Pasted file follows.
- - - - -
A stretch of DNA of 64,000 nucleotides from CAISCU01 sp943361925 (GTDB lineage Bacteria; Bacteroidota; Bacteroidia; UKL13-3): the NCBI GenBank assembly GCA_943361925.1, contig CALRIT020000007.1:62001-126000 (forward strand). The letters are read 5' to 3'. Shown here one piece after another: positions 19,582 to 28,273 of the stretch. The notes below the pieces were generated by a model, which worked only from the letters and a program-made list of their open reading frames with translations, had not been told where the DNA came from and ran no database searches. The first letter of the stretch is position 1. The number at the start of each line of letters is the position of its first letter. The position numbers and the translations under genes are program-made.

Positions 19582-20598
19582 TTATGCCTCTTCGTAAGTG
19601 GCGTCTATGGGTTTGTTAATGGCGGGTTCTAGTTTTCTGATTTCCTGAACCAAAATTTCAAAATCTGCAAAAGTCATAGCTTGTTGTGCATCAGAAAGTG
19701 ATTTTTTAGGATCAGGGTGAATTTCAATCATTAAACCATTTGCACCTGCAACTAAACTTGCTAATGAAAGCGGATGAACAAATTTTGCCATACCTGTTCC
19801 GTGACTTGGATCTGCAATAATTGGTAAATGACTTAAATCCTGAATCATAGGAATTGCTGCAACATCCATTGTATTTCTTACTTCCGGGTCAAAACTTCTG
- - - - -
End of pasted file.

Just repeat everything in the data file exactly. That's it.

A stretch of DNA of 64,000 nucleotides from CAISCU01 sp943361925 (GTDB lineage Bacteria; Bacteroidota; Bacteroidia; UKL13-3): the NCBI GenBank assembly GCA_943361925.1, contig CALRIT020000007.1:62001-126000 (forward strand). The letters are read 5' to 3'. Shown here one piece after another: positions 19,582 to 28,273 of the stretch. The notes below the pieces were generated by a model, which worked only from the letters and a program-made list of their open reading frames with translations, had not been told where the DNA came from and ran no database searches. The first letter of the stretch is position 1. The number at the start of each line of letters is the position of its first letter. The position numbers and the translations under genes are program-made.

Positions 19582-20598
19582 TTATGCCTCTTCGTAAGTG
19601 GCGTCTATGGGTTTGTTAATGGCGGGTTCTAGTTTTCTGATTTCCTGAACCAAAATTTCAAAATCTGCAAAAGTCATAGCTTGTTGTGCATCAGAAAGTG
19701 ATTTTTTAGGATCAGGGTGAATTTCAATCATTAAACCATTTGCACCTGCAACTAAACTTGCTAATGAAAGCGGATGAACAAATTTTGCCATACCTGTTCC
19801 GTGACTTGGATCTGCAATAATTGGTAAATGACTTAAATCCTGAATCATAGGAATTGCTGCAACATCCATTGTATTTCTTACTTCCGGGTCAAAACTTCTG